First published: Winter 2008
‘Once you see what I have seen, you just cannot shake it from your mind’s eye.’ So says , an American artist, speaking from his adopted home city of Melbourne, Australia, where he has lived since 1994. ‘When I am doing my artwork, images emerge like a vision in front of me. I do not feel like they come from me, the artist, but through me.’ Michaels’ drawings take viewers on a journey into an uncanny region that rarely promises any comfort and yet is somehow irresistible. The terrain is the ever-mutable, treacherous solidity of the dreamscape.
Michaels is no spiritualist, but his Christian faith ensures a belief that people have access to much more than the limits of their own physical perception. He regards his art as revelatory and message-laden. Yet there is nothing of the preacher here. In works like It Comes! viewers are left to intuit meaning through the image, without the aid of the texts that characterise the work of other apocalyptic artists.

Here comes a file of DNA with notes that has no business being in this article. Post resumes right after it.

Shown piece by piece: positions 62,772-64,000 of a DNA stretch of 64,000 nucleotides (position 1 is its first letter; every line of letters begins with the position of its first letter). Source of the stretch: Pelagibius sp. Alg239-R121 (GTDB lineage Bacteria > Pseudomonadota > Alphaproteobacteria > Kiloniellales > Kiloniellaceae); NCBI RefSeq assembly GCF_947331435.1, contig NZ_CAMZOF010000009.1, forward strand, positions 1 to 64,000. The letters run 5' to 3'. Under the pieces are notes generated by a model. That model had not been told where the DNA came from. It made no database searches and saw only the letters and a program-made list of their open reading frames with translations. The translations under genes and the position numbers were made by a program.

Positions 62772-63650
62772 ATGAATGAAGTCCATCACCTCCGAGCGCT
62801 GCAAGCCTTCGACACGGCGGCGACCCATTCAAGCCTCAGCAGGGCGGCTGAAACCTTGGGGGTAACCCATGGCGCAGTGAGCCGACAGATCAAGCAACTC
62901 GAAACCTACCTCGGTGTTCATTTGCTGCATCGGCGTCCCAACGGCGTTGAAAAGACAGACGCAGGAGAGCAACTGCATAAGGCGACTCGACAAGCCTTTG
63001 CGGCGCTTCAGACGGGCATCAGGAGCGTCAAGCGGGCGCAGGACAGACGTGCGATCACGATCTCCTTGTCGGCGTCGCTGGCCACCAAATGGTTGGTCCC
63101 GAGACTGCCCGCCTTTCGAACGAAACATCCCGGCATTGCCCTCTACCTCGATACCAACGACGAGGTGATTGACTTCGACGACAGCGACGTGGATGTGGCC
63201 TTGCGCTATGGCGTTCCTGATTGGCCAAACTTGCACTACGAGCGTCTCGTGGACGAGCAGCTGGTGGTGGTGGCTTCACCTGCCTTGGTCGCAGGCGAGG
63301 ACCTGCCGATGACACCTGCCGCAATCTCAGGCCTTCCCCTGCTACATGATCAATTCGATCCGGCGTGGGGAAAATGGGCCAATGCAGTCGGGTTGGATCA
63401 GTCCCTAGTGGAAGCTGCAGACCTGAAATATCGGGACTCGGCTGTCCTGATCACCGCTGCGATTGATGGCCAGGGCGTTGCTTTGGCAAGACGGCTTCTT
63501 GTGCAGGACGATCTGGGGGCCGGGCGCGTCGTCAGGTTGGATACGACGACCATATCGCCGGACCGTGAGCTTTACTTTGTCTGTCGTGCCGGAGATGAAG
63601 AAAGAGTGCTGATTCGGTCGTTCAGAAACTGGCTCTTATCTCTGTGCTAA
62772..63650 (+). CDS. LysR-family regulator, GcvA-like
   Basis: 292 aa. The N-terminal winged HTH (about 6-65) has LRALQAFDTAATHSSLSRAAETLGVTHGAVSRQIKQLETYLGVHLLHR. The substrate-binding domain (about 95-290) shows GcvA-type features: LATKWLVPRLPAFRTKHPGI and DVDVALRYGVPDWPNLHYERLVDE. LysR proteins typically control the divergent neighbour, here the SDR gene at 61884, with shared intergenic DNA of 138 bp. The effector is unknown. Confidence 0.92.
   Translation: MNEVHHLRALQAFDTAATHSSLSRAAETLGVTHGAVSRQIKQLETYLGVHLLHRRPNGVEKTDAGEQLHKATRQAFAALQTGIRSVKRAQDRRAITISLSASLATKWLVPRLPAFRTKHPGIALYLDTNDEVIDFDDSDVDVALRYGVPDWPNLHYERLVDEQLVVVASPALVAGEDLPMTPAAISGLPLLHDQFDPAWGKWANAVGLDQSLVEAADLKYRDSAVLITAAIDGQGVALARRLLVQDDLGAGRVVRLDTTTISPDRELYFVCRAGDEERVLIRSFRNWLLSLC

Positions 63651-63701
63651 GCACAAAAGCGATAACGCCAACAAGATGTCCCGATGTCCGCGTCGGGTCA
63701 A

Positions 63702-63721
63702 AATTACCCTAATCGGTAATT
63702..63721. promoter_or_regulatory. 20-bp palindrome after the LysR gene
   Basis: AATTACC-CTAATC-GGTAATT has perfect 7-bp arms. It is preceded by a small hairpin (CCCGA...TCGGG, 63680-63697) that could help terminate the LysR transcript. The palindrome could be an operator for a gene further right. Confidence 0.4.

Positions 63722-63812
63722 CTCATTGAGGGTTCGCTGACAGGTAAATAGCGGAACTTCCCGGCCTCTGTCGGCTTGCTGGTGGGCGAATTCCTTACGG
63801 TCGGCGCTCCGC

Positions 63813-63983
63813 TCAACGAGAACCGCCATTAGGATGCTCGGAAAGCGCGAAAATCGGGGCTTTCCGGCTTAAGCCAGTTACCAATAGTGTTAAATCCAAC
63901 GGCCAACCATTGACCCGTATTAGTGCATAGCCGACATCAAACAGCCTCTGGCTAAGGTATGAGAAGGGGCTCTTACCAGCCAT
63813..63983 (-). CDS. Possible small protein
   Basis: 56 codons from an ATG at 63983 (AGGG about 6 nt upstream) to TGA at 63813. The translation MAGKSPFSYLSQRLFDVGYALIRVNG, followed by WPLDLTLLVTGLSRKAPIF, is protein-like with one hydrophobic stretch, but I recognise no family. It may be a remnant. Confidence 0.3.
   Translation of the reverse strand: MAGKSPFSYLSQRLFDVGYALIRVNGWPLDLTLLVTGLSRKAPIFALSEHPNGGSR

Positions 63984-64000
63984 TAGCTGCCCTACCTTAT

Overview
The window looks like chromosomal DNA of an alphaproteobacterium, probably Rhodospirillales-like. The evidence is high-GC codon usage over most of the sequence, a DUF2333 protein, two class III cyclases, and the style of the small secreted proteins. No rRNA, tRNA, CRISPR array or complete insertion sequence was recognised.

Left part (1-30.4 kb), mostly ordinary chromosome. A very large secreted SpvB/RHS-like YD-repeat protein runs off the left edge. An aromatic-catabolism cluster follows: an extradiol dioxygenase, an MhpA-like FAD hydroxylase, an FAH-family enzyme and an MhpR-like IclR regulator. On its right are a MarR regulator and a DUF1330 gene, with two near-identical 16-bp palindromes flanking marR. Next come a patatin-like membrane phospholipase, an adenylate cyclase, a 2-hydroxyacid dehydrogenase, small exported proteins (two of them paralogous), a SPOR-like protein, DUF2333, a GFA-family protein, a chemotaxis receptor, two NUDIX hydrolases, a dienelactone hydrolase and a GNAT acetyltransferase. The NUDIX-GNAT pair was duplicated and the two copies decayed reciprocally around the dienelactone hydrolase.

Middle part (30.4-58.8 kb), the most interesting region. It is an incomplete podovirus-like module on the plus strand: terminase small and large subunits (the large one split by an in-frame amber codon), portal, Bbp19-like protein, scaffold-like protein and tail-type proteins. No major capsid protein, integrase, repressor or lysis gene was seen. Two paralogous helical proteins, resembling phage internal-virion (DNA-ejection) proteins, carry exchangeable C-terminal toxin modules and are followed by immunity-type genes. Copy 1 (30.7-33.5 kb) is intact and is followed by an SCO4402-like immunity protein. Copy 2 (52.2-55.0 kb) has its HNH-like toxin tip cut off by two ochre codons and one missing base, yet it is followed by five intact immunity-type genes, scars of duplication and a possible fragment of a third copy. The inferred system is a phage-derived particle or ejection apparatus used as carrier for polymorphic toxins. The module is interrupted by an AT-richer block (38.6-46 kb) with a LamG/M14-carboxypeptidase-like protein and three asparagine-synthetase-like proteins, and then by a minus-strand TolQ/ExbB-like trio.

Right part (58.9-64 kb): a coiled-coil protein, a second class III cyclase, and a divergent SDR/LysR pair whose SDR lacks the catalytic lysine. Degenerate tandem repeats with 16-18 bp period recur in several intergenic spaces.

Born in Virginia in 1969, his earliest years were nomadic owing to the demands of his father’s job. In the mid-1970s the family settled in the San Francisco Bay Area. At the age of eight, Michaels experienced his first epiphany, in the form of a visitation from his dead cousin Annie. While playing outside his grandparents’ house, he sensed a presence behind him and in his body. Annie’s voice (at the time he believed she was alive) spoke softly to him, saying she would love him and be with him throughout his life. He ran to the house, where his grandmother was on the phone receiving news of Annie’s passing.
‘Most of my childhood was wonderful, especially with precognitive abilities and connecting with "the other side",’ he explains. ‘I was very comfortable with it and loved spending that time alone to indulge my spiritual side. Yes, I saw some terrible things, but overall it was mostly good.’ Since that time Michaels has experienced various levels of openness to visionary experience, although he believes that in general children ‘experience déjà vu and other phenomena more regularly than adults’, who are somewhat ‘dulled to their world’.